Burden of proof always lies with the attorney who must prove that he did not make mistakes; principal must claim losses in court.

Burden of proof always lies with the attorney who must prove that he did not make mistakes; principal must claim losses in court.

More than a favor for the person who gave the power of attorney, signing a document of this type and becoming someone’s attorney involves rights and obligations that you must be aware of to avoid further problems.

A power of attorney is nothing more than a mandate, through which the principal establishes exactly the tasks he expects to be performed by the attorney. Precisely for this reason, it is the responsibility of the attorney-in-fact to render accounts to the principal whenever requested, as well as to fulfill the established with loyalty and commitment.

Burden of proof is on the prosecutor

Loyalty means that if you have received a power of attorney to buy a property in someone else’s name, you will absolutely not be able to buy it for yourself, even if you found the conditions offered to be excellent and decided to take advantage of them, as this implies not fulfilling the aspect related to loyalty in the execution of the task.

In this case, it is possible that the principal will claim compensation for the losses it may have suffered because you did not carry out your tasks as established in the power of attorney.

Incidentally, it is important to emphasize that whenever there is doubt as to whether or not the attorney-in-fact was at fault for any damage suffered by the principal, it is up to the attorney-in-fact to prove that he was not at fault. In turn, the principal just needs to enter that there was damage before the Justice.

checking powers

A lot of people don’t know, but not conferring the powers given to a prosecutor, letting him end up abusing his powers going beyond what he could do, will also have to take risks.

Exactly for this reason, it is essential to always check the content of a power of attorney when it is presented to you. The attorney-in-fact is obliged to always present the power of attorney to third parties so that they can confer the powers granted to him.

Right to withhold goods and receive in advance

In turn, the attorney-in-fact has the right to receive in advance the amounts of expenses that he will incur to carry out what has been requested of him. In this case, the attorney-in-fact may even refuse to begin exercising his mandate if he does not receive these amounts in advance, without any personal prejudice.

Likewise, the attorney-in-fact may claim compensation from the power of attorney if he can prove that he incurred damage in executing what was asked of him. If the principal refuses to reimburse the attorney-in-fact for the expenses incurred in executing the power of attorney, the attorney-in-fact will have the right to refuse to return any property of the principal that is in his possession until payment is made.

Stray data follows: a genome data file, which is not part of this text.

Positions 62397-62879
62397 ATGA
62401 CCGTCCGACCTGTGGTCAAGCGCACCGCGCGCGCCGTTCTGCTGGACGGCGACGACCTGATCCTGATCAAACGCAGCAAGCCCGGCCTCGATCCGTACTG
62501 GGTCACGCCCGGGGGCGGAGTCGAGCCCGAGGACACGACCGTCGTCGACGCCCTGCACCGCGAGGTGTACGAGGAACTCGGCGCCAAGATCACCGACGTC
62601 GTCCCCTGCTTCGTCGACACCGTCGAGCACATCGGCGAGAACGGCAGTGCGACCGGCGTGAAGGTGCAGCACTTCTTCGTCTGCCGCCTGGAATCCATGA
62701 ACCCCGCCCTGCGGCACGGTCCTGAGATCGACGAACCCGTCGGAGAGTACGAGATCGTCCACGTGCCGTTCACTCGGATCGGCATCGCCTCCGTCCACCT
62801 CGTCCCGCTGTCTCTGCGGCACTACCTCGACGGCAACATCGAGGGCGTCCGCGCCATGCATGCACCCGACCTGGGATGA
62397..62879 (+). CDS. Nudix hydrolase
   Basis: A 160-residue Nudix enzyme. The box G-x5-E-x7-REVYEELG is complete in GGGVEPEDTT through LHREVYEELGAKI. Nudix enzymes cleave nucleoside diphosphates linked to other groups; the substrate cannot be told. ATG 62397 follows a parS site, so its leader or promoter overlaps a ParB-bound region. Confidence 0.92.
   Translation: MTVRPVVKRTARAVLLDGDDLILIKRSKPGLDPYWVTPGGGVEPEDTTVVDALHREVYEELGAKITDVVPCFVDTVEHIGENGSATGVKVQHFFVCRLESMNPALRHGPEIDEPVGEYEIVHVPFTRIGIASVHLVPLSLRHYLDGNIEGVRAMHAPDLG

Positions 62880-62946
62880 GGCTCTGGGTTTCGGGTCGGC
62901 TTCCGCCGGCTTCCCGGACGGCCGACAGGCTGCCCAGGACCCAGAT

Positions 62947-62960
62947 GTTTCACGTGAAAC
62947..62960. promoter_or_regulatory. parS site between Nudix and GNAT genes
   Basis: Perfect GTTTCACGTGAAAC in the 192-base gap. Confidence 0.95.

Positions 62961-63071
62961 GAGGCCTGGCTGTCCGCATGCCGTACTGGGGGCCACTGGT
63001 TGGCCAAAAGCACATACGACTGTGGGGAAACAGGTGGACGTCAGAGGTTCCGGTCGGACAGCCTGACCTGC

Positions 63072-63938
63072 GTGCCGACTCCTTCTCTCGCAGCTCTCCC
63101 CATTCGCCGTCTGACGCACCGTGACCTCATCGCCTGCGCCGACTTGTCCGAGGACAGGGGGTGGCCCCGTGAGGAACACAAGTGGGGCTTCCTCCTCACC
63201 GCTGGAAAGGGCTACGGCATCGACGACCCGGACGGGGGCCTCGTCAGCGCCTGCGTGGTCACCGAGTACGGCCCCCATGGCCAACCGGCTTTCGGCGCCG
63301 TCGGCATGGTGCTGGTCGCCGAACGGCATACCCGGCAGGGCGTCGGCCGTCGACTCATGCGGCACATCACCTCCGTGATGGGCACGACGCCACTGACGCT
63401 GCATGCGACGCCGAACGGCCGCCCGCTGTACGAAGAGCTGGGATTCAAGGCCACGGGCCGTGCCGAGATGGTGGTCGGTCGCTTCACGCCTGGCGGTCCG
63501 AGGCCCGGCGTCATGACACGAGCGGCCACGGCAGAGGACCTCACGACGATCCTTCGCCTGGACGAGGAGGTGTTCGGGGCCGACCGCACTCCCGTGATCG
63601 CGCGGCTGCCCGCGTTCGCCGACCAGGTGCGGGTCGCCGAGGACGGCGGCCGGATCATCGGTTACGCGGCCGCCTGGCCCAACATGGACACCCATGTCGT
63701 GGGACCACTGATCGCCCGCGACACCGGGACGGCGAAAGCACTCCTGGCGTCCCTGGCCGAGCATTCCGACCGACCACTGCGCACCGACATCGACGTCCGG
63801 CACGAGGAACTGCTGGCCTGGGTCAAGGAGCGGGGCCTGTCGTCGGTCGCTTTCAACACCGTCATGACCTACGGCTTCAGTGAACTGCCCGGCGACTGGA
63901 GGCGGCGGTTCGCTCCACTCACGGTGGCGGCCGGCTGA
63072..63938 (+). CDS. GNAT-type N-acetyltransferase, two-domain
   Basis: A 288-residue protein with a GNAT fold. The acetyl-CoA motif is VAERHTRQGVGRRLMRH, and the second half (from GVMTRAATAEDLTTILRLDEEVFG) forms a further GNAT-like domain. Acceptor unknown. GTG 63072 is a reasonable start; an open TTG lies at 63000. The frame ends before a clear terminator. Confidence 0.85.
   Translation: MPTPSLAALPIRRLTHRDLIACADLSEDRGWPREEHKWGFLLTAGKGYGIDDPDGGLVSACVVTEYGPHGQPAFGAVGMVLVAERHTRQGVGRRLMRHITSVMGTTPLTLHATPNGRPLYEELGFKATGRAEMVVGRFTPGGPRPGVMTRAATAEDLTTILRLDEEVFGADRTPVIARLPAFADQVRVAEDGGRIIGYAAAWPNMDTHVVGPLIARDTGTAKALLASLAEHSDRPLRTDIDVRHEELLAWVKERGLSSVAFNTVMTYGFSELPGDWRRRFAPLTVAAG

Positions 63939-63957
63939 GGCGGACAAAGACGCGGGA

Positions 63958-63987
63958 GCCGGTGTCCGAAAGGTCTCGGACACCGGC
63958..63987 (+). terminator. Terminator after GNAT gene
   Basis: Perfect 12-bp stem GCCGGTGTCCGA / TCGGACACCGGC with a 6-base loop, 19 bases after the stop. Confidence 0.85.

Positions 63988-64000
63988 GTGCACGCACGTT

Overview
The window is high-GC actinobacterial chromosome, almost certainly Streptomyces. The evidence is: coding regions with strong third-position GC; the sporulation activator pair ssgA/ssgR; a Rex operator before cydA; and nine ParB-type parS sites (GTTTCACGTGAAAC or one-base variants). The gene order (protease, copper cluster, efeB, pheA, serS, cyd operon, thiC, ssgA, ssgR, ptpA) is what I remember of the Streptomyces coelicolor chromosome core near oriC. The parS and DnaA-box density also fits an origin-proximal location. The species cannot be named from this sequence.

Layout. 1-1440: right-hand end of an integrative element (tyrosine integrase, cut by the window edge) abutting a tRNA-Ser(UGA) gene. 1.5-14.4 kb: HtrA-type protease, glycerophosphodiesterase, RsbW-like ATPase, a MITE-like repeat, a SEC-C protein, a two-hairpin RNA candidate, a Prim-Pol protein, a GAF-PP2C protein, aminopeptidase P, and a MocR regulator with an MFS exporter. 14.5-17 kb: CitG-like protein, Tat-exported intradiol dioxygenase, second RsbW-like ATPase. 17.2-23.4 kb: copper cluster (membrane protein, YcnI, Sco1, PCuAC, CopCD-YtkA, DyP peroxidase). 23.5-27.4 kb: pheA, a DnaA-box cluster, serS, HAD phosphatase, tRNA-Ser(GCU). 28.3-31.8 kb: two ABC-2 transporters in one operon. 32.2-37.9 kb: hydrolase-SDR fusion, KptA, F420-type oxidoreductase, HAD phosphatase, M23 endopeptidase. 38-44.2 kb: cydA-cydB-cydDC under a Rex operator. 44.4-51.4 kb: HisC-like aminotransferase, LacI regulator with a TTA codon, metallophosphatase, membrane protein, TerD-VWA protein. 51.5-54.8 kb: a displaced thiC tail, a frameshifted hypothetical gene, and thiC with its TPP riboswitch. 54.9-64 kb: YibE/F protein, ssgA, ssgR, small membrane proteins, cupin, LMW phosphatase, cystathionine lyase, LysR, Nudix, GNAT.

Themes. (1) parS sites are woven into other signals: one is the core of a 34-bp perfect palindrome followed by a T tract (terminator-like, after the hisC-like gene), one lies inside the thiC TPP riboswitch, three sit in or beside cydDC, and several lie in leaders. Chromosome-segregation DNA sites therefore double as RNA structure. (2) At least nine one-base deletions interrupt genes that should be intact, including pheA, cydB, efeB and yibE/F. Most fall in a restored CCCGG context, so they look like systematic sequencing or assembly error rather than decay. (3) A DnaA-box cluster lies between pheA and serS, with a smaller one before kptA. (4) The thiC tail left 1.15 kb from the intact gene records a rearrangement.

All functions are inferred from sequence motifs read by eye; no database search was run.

If the parties have agreed that the attorney-in-fact would be entitled to an honorarium in the exercise of his function, then the power of attorney will be seen as an onerous mandate. In this case, as long as the attorney-in-fact has committed himself to carrying out his duties, even if he has not achieved his objectives, he will be entitled to these fees.

When the prosecutor resigns

If you are unable or just prevented from complying with what was established in the power of attorney, it is possible to resign or simply transfer your powers to someone else.

As long as your decision to waive does not entail losses for the principal, it is always possible to waive a power of attorney. In this case, you will have to give the principal time to find a replacement without risk or damage to himself.

On the other hand, if the resignation takes place at a time considered inopportune, such as on the eve of closing a deal, the attorney-in-fact may have to answer for the damage caused to the principal. But if the attorney-in-fact succeeds in proving that if he had not resigned he would be incurring serious and intolerable damage himself, then he will not have to bear the damages to the principal.

The transfer of powers from the wanted person to another person can be done in whole or in part. In the first case the transfer is considered “without reservation of powers”, while in the second it is said that there was sub-establishment of powers.

In this case the proxy cannot be held responsible for the mistakes of his substitute, unless the principal proves that the person to whom he transferred the powers was not responsible. To avoid this type of situation, it is recommended that the attorney-in-fact request that a clause be included in the power of attorney authorizing him to sub-establish his powers. Only in this way will you be able to avoid having to answer for damages caused by your substitute in case of transfer.